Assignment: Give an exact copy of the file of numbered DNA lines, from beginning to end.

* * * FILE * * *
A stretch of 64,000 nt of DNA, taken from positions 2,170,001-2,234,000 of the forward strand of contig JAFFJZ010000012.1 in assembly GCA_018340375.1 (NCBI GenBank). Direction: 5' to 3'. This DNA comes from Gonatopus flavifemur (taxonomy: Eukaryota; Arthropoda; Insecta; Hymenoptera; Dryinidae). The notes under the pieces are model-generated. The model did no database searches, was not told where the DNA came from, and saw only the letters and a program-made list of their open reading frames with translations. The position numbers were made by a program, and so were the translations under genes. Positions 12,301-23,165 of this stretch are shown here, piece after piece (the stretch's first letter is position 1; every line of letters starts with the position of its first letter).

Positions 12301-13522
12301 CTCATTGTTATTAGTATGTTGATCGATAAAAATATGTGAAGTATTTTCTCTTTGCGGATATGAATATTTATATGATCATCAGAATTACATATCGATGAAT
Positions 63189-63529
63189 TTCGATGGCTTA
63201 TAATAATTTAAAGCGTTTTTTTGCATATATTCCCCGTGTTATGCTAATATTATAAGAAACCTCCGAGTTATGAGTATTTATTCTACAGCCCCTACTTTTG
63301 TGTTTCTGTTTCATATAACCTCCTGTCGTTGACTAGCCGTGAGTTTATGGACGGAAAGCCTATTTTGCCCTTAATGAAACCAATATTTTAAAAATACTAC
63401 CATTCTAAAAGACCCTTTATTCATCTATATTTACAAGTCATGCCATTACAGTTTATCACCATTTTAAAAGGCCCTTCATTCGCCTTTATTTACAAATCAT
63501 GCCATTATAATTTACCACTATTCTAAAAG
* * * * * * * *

A stretch of 64,000 nt of DNA, taken from positions 2,170,001-2,234,000 of the forward strand of contig JAFFJZ010000012.1 in assembly GCA_018340375.1 (NCBI GenBank). Direction: 5' to 3'. This DNA comes from Gonatopus flavifemur (taxonomy: Eukaryota; Arthropoda; Insecta; Hymenoptera; Dryinidae). The notes under the pieces are model-generated. The model did no database searches, was not told where the DNA came from, and saw only the letters and a program-made list of their open reading frames with translations. The position numbers were made by a program, and so were the translations under genes. Positions 12,301-23,165 of this stretch are shown here, piece after piece (the stretch's first letter is position 1; every line of letters starts with the position of its first letter).

Positions 12301-13522
12301 CTCATTGTTATTAGTATGTTGATCGATAAAAATATGTGAAGTATTTTCTCTTTGCGGATATGAATATTTATATGATCATCAGAATTACATATCGATGAAT
Positions 63189-63529
63189 TTCGATGGCTTA
63201 TAATAATTTAAAGCGTTTTTTTGCATATATTCCCCGTGTTATGCTAATATTATAAGAAACCTCCGAGTTATGAGTATTTATTCTACAGCCCCTACTTTTG
63301 TGTTTCTGTTTCATATAACCTCCTGTCGTTGACTAGCCGTGAGTTTATGGACGGAAAGCCTATTTTGCCCTTAATGAAACCAATATTTTAAAAATACTAC
63401 CATTCTAAAAGACCCTTTATTCATCTATATTTACAAGTCATGCCATTACAGTTTATCACCATTTTAAAAGGCCCTTCATTCGCCTTTATTTACAAATCAT
63501 GCCATTATAATTTACCACTATTCTAAAAG